Tanner's Tiger Page 8

“Is she all right?”

“-Canadian Mounted Police. I-”

“Where’s Minna?”

“I’m afraid I don’t know, sir. I-”

“You don’t know?”

“No. I-”

“My little girl is missing.”

“Yes, sir. I know.”

“You don’t know anything about her? Where she is?”


“Then, uh, what are you doing here?”

“I’m afraid I have to place you under arrest, sir.”

“Illegal entry,” he was saying. “Suspect that’s the only charge you’ll have to contend with, Mr. Tanner. They’ve been going easy on subversion and conspiracy charges, especially with regard to foreigners. My guess is you’ll just be charged with illegal entry.”

“How about mopery?”

He ignored this. “You’ll have to come with us now, sir.”


“My fellow officer is waiting downstairs.”

“Oh. My little girl-”

“Yes, sir. That would be Minna, sir?”

“She’s lost.”

“I’m certain we’ll be able to locate her, sir.”


“Children do turn up, don’t they, sir? If you’ll come downstairs with me now, sir…”

I turned around. There was a window. If I wanted to, I could make a run for it, crash through the glass, and wait below on the sidewalk for them with a leg or two broken. It seemed foolhardy. They always get their man, anyhow, and if I were going to be gotten, I decided I might as well be intact at the moment of capture.

I followed him down the stairs. Outside, at the curb, another uniformed Mountie stood alongside a splendid pair of chestnut horses. This second Mountie was almost as tall as Sergeant Rowland, who in turn was almost as tall as the horses. He said, “Tanner?”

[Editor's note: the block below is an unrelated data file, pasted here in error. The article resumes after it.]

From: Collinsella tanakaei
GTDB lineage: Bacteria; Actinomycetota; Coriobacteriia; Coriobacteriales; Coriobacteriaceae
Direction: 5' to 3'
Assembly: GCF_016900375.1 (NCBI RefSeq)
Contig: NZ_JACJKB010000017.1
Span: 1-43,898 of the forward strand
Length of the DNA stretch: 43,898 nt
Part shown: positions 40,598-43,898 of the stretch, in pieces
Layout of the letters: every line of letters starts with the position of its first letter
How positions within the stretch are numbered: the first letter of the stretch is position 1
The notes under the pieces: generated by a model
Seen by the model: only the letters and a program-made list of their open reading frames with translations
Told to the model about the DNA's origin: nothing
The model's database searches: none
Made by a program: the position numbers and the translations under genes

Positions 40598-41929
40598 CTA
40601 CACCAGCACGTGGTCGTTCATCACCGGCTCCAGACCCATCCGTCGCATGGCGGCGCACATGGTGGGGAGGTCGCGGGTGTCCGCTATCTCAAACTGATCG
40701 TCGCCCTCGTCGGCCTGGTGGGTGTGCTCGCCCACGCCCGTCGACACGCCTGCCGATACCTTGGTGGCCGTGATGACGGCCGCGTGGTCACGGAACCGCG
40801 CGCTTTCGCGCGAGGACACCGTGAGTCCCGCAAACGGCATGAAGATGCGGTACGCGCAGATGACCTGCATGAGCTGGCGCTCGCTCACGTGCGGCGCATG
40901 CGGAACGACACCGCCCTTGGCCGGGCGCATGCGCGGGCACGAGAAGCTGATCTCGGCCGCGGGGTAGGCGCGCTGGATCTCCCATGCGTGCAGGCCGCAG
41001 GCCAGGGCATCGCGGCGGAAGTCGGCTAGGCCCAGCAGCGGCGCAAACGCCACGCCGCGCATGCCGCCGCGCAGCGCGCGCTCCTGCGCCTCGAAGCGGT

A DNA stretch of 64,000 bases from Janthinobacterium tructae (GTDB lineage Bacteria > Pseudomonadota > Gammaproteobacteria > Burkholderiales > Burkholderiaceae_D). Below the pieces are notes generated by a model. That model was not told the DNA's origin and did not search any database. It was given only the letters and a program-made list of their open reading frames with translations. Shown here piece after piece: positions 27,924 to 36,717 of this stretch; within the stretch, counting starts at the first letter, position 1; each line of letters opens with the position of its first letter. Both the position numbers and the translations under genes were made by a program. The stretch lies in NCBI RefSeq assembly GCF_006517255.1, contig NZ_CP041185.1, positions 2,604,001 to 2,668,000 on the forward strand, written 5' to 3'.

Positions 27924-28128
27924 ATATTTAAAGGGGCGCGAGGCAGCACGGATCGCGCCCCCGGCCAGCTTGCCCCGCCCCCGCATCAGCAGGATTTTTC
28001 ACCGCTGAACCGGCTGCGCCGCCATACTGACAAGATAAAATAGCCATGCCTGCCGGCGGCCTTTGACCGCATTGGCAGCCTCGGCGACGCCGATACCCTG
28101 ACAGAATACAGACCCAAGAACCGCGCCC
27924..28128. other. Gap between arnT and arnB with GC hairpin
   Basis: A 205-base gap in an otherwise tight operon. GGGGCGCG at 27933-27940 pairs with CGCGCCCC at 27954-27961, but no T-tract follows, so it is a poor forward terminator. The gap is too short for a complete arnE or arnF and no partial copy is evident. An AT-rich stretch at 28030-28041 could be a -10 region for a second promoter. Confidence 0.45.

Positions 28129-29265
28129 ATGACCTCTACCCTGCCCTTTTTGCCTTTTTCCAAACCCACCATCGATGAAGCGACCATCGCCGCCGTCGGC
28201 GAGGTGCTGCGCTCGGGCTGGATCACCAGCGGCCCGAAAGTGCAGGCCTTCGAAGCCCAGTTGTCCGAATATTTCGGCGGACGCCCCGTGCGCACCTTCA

I nodded. It seemed a little late to deny it.

“Now, that’s a bit of luck, isn’t it?” he said to Rowland. “No one with him, I don’t suppose?”

“Room was empty.”

“A shame, but at least we let him go to ground. Not enough to get the fox, you ought to know the location of the foxhole as well. Wonder how many more of the terrorists we’ll find in this bloody hotel.”

“I just came here,” I said, “because they had a room available.”

They ignored me. “Might be worth posting a man here,” Rowland said. “Might mention as much back at the post.”

“Might do.”

“How did you find me?”

They looked down at me again. “Left a trail a yard wide, you did,” said the one who wasn’t Rowland.

“At the fair?”

“At the fair. That page coming over the public address – now, we couldn’t honestly miss that, could we?”

I had wondered myself at the advisability of using my own last name when paging Minna, but hadn’t seen any enormous drawback. Immigration officers and customs inspectors may have lists of undesirables, and when they do, I am usually on them. But the Expo, even with the cute little passports they gave out, seemed a different sort of proposition.

“And what with your name and picture circulated just this morning all over the country-”


“Illegal entry,” said Rowland. “Crossed the border at Buffalo-Fort Erie. Why, Fort Erie had it on the wire middle of yesterday afternoon. And I’d say the government had your photograph on file. Don’t know as I would have recognized you from it, but with the page and all…”

Somehow or other Jerzy Pryzeshweski had fouled things up. It had not occurred to me that it was unsafe to abandon a Polish truckdriver with a blowout. Evidently the problem of getting back across the border had been insurmountable for him, and he had blown up as thoroughly as his tire.

“Followed you all the way from the fairgrounds, we did,” Sergeant Rowland said. “A good thing those buses make plenty of stops en route.” He reached up to pat the neck of one of the horses. “Old Chevalier here had himself a merry ride.”